Happy Mother’s Day to all those women who have beautiful children prancing around the planet.  May you have a beautiful soulful day. I have an app on my phone called Story Corps.  I downloaded it ages ago.  It is an app that helps you document every day life.  It is an app that documents oral […]


The other day I was driving in the car and on Radio National an interview came on that really peaked my interest: Elizabeth Gilbert was being interviewed live at the Perth Writers Festival (you can listen to the podcast here). In the interview, where she was discussing her book, The Signature of All Things, she […]

Tell Your Story #2 {Where have you lived?}

Where have you lived

Number 2 in our Tell Your Story series.  Yay!

Today we are going to look at where we have lived.

Where we have been very much shapes where we are, and indeed who we are, today and I find that the houses we have lived in elicit immediate memories of days gone by.

I have mentioned this before:  I have lived in 3 countries and 25 houses in my 46 years of life.  That is one house for just under two years of life.  It’s a hefty thing to imagine really, not living in any one place for very long.  As I get older, I am sad that I have moved around so much.  Most of it is through no fault of my own – as children our parents moved a lot and as an adult circumstances or jobs created our rolling stone lifestyle.  But the reality is the rolling stone gathers no moss and I do lament not having a history, a community, a tribe.  A sense of belonging is created when you get to hang around in one place for a length of time, and I am sad I have missed out on that.

On the other hand, I have friends who have never ventured even interstate and envy the travelling that I have done.  Life is what it is.  It happens as it happens and through that process it shapes us.  It shapes our story.

So, here is a little interactive exercise for you to visually tell your housing story.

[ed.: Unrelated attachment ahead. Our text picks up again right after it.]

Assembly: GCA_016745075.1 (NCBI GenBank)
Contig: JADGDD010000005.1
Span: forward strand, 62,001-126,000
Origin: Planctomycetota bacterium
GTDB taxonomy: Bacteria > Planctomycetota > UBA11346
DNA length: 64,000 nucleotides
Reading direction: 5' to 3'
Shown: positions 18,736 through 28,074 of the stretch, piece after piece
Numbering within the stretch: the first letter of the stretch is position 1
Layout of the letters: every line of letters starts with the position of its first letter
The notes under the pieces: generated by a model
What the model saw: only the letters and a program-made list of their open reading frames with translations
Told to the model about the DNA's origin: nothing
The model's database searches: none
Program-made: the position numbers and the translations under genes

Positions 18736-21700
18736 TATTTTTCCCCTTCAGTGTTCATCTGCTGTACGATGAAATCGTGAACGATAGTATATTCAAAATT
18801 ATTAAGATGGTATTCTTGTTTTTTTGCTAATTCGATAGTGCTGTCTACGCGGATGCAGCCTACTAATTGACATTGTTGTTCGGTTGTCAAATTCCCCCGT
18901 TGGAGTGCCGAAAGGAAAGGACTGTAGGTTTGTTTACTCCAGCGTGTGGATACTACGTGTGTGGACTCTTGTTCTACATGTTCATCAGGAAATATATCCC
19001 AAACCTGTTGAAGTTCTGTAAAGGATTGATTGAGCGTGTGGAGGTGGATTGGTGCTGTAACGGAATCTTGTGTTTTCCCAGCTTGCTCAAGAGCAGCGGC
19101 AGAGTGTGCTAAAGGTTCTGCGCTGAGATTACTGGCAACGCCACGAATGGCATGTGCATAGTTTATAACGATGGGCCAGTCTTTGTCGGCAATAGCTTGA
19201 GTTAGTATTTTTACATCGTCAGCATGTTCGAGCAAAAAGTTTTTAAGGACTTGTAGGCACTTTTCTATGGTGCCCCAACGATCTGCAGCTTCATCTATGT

You may have heard of Google Earth (you can download it here).

Using Google Earth, you can look for every house that you have lived in.  Now, I have only lived in English speaking, westernised countries.  I have not tested it on countries that may have really remote areas.  I would suggest you just plug in that address and see what comes up.  Whilst I remember all 25 houses, I don’t remember all the addresses.  I am sorry for that because I think that it would be awesome to see all the houses I have lived in, in my lifetime.

Once you have found the address, get the street view.  {You can find a Google Earth tutorial here on how to do this}.  Once you have the street view of the property staring at you, take a screen capture (Ctrl-Prt Sc on Windows).  Pop the image to your desktop and save it.  It will be a full screen dump.  Don’t worry, we will crop it later.

Once you have saved all the properties you want, we are going to move onto our next step.

I used Picmonkey for this {you can find that here}, but you are at liberty to use any graphic design software you like, e.g. photoshop.  I opened Picmonkey and chose Collage.  I then created a Collage of all my houses.  I then saved the image and then selected Edit.  This then allowed me to put text on my images.

The end result is this:

Some homesPretty cool, hey?  I would also pop the address onto each image.

Now, print this off and put it into your folder that we discussed last week (or save it to your online folder).  Over coming weeks, I will write a few memories about the houses that we lived in and file it in my folder.  I encourage you to do the same.  That way we build up a story of the movement of our life.

I hope you have enjoyed this and please do send me photos of your properties.  I would love to see them.  Either put them in the comments below, or on my facebook page.

Happy life-story telling,

SHW Signature



Tell Your Story #1 {5 Things I have learned in life}

So, today is the day we kick off with “Tell Your Story 101”.

Before we get into it, let’s ponder the question of why we NEED to tell our stories.  If you are anything like me, you question if your story is worth telling.  I would counter that with this:

Your story is absolutely worth telling and more than that, there is someone somewhere, be it your children, your spouse, your family, or even a perfect stranger that NEEDS to hear your story. You are an amazing, unique individual with a unique perspective on life.  It is your duty to tell it.